The sweeping new revenue recognition standard goes into effect soon. But many companies are behind on implementing it. Whether your company is public or private, you can’t afford to delay the implementation process any longer.
Accounting Standards Update (ASU) No. 2014-09, Revenue from Contracts with Customers, requires companies following U.S. Generally Accepted Accounting Principles (GAAP) to use a principles-based approach for recognizing revenues from long-term contracts. Under the new guidance, companies must follow five steps when deciding how and when to recognize revenues:
1. Identify a contract with a customer.
2. Separate the contract’s commitments.
3. Determine the transaction price.
4. Allocate a price to each promise.
5. Recognize revenue when or as the company transfers the promised good or service to the customer, depending on the type of contract.
In some cases, the new guidance will result in earlier revenue recognition than in current practice. This is because the new standard will require companies to estimate the effects of sales incentives, discounts and warranties.
The new standard goes into effect for public companies next year. Private companies have a one-year reprieve.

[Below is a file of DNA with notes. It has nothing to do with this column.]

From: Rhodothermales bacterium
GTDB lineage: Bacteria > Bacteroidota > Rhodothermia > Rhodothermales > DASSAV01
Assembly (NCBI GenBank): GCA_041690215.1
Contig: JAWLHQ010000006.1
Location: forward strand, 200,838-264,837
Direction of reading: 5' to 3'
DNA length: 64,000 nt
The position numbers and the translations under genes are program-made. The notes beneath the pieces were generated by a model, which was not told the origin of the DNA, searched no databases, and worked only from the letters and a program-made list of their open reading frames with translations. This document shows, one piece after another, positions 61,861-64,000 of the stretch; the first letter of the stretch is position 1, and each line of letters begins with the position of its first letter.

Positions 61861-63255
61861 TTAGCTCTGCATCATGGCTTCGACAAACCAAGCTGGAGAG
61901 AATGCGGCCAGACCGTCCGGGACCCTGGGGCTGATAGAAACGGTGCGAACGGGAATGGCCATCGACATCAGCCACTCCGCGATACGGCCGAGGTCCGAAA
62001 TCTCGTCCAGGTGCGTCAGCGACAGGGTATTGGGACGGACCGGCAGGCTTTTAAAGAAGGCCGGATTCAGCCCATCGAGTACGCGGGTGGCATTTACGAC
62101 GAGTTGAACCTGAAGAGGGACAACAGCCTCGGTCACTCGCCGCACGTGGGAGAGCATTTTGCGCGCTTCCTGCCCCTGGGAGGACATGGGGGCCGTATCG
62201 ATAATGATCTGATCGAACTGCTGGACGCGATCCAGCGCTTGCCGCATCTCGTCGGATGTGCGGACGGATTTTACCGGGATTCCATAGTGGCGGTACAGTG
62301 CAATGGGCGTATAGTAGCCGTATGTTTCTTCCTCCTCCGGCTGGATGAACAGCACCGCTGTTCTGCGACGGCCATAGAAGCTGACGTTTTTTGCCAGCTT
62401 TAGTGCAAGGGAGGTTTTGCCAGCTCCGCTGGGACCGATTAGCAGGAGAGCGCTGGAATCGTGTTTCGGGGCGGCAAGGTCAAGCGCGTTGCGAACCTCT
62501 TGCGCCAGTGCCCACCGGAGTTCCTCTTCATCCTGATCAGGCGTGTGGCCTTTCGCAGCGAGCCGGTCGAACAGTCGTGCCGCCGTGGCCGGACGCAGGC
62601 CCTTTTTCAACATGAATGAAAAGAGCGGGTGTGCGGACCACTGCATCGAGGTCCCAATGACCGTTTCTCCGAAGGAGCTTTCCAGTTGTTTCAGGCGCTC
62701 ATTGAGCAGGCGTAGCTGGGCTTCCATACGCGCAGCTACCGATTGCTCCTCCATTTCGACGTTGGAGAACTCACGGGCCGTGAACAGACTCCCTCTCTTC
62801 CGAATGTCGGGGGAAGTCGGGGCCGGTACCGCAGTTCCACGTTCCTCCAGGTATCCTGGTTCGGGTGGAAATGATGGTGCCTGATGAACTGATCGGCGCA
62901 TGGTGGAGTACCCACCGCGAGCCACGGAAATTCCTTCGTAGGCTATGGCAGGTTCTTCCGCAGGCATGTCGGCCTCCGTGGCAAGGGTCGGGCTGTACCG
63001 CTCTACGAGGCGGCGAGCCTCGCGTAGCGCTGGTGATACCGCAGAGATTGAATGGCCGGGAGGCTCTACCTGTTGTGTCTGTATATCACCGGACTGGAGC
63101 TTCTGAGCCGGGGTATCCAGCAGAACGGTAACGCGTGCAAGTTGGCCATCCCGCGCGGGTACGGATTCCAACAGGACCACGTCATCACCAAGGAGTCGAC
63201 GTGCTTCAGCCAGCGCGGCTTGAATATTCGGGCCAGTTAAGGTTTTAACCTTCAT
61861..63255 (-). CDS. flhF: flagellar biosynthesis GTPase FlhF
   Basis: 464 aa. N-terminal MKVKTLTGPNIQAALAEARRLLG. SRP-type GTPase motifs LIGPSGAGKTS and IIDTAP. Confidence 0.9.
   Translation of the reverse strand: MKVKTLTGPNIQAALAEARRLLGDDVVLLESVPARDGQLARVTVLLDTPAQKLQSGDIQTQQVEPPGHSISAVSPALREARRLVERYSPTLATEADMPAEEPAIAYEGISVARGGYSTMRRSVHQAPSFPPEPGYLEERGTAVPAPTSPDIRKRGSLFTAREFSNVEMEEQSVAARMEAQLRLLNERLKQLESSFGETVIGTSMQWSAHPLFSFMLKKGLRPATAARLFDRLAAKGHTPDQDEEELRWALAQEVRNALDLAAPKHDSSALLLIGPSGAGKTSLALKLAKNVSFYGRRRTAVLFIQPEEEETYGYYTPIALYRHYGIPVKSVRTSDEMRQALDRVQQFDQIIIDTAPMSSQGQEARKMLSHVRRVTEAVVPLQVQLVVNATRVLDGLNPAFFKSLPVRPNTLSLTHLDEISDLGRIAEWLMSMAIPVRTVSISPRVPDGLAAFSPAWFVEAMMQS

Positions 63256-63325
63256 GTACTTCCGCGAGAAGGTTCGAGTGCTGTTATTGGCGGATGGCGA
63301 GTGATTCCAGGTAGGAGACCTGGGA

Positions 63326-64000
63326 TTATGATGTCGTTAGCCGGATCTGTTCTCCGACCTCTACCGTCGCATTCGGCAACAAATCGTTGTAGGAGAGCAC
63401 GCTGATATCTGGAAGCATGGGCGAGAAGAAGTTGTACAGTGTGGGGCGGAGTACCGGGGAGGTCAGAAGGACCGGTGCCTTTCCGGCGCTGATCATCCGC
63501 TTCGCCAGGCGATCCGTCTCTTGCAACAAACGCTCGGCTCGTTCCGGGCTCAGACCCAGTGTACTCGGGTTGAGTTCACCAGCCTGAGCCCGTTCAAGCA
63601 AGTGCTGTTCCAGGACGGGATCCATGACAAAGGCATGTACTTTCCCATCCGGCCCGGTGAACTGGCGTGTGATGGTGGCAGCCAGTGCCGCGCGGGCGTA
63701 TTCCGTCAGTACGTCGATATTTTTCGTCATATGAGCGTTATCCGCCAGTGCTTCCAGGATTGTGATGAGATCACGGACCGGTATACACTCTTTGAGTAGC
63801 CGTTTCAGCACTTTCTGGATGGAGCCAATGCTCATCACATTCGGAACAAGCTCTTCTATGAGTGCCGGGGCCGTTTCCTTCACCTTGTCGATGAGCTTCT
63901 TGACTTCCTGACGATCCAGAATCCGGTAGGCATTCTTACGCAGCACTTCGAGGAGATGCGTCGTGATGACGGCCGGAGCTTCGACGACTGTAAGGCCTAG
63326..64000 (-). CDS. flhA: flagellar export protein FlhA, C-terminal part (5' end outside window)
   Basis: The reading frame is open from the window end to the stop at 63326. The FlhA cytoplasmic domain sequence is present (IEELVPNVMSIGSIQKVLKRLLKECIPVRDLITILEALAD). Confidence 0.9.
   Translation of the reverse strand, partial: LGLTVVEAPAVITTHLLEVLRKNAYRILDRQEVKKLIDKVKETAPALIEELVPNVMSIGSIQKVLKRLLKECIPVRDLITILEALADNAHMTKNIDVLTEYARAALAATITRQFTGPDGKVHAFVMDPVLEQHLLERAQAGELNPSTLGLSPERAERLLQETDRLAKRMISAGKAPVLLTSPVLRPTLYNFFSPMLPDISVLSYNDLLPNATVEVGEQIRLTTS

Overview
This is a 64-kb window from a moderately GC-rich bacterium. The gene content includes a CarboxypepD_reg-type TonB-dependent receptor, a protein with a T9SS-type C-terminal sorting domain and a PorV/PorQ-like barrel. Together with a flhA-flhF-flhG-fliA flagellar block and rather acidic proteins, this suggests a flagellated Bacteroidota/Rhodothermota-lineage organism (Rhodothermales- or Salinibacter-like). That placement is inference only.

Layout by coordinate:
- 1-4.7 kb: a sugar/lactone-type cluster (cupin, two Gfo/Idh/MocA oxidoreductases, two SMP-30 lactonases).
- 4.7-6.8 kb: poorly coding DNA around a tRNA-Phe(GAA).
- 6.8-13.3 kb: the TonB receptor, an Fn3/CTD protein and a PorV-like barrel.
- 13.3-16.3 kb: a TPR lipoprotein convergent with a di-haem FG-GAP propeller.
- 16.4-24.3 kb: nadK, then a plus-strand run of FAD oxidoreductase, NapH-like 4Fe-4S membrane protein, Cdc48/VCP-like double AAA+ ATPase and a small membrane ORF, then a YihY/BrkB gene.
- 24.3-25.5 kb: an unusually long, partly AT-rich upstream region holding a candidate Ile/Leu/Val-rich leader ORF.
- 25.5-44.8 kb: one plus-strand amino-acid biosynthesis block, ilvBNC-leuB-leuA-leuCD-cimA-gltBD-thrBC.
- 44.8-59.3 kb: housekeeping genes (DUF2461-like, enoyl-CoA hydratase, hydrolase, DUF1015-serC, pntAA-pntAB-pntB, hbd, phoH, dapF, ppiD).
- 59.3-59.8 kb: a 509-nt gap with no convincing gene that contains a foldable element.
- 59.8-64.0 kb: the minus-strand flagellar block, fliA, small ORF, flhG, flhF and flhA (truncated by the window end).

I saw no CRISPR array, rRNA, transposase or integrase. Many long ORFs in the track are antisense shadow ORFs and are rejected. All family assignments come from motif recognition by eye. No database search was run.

The breadth of change that will be experienced from the new standard depends on the industry. Companies that currently follow specific industry-based guidance, such as software, real estate, asset management and wireless carrier companies, will feel the biggest changes. Nearly all companies will be affected by the expanded disclosure requirements.
Some companies that have already started the implementation process have found that it’s more challenging than they initially expected, especially if the company issues comparative statements. Reporting comparative results in accordance with the new standard requires a two-year head start to ensure all of the relevant data is accurately collected.
Reasons for procrastination
Why are so many companies dragging their feet? Reasons may include:
• Lack of funding or staff,
• Challenges interpreting the standard’s technical requirements, and
• Difficulty collecting data.
Many companies remain uncertain how to prepare their accounting systems and recordkeeping to accommodate the changes, even though the FASB has issued several amendments to help clarify the guidance. In addition, the AICPA’s FinREC has published industry-specific interpretive guidance to address specific implementation issues related to the revenue recognition standard.
We’ve already helped other companies start the implementation process — and we’re ready to help get you up to speed, too. Contact us for questions on how the new revenue recognition standard will impact your financial statements and accounting systems.